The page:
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  Whirligig Geyser
Feature Type: Geyser
Geyser/Spring Type: Cone geyser

Basin
Norris Geyser Basin
Complex
Porcelain Basin

Whirligig is one of the comparatively few features of Porcelain Basin that are active and stable enough year-to-year to have well-established, official names. This does not imply, however, that that activity is the same in every year, far from it. According to T. Scott Bryan's "The Geysers of Yellowstone," 4th edition (2009), and 3rd edition (1995), it was dormant for some time before 1974; rejuvenated in that year, to have "frequent and regular" eruptions that persisted into the 1980s; underwent a slowdown during that decade; and entered into near-dormancy around 2004, with only occasional eruptions.

Against this background, extensive observations of logger data indicate that 2017 started out as a very good year for Whirligig. Numerous intervals were measured electronically between 6 and 9 hours, with a few even shorter ones. Unfortunately, the intervals obtained during April 2017 seem definitely to be longer than in February and early March, suggesting that Whirligig is slowing down, and May intervals confirm this trend. Electronic intervals as long as 2 days, 16 hours have been recorded in April. If this trend continues, Whirligig may be heading back toward dormancy. We hope not, because it's a fun geyser to watch. It erupts from two vents, a front one in the prominent pool and a second one in a slit toward the pool's rear. Much of the fun comes from this second vent, called the "rooster-tail vent" by Bryan because of the shape of its jetting play. The observer should listen for the chugging sounds the back vent makes during the eruptions, which are synchronized with the bursting jets.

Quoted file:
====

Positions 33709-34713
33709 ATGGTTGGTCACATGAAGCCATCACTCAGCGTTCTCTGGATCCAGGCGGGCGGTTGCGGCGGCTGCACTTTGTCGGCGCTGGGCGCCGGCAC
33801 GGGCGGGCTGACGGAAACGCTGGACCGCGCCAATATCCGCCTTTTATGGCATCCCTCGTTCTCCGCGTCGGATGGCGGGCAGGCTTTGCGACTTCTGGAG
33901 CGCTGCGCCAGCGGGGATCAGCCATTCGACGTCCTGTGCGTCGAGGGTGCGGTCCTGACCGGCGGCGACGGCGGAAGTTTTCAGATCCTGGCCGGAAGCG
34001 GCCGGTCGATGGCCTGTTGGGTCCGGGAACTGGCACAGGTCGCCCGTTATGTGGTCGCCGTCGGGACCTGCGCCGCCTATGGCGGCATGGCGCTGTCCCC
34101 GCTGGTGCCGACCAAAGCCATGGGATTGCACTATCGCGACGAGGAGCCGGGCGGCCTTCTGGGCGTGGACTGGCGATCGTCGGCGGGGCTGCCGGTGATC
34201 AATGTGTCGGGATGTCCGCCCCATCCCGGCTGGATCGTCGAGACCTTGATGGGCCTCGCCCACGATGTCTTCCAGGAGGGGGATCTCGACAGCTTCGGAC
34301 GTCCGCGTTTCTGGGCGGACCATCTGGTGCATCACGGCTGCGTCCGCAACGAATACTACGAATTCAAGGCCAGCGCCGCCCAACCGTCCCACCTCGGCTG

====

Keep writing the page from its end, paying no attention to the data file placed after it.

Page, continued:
There is some evidence for an exchange of function between Whirligig and nearby Little Whirligig Geyser, which has not (yet) been observed to erupt in 2017 and indeed has been dormant for some time. If Whirligig is heading for dormancy as its increasing intervals suggest, it's possible that Little Whirligig may "turn on" some time this year -- possible, but by no means certain. This pair of geysers may reward careful scrutiny during the 2017 season.

What to look for:
There isn't much time to look for eruption precursors at Whirligig. The pool, easily visible from the boardwalk into Porcelain Basin, fills rapidly at eruption time, and the eruption begins suddenly (Bryan).







Click for a larger image

Whirligig Geyser in eruption. The Rooster Tail Vent, which makes fascinating noises during the eruption, can be seen on the righthand side of the geyser's pool.
  



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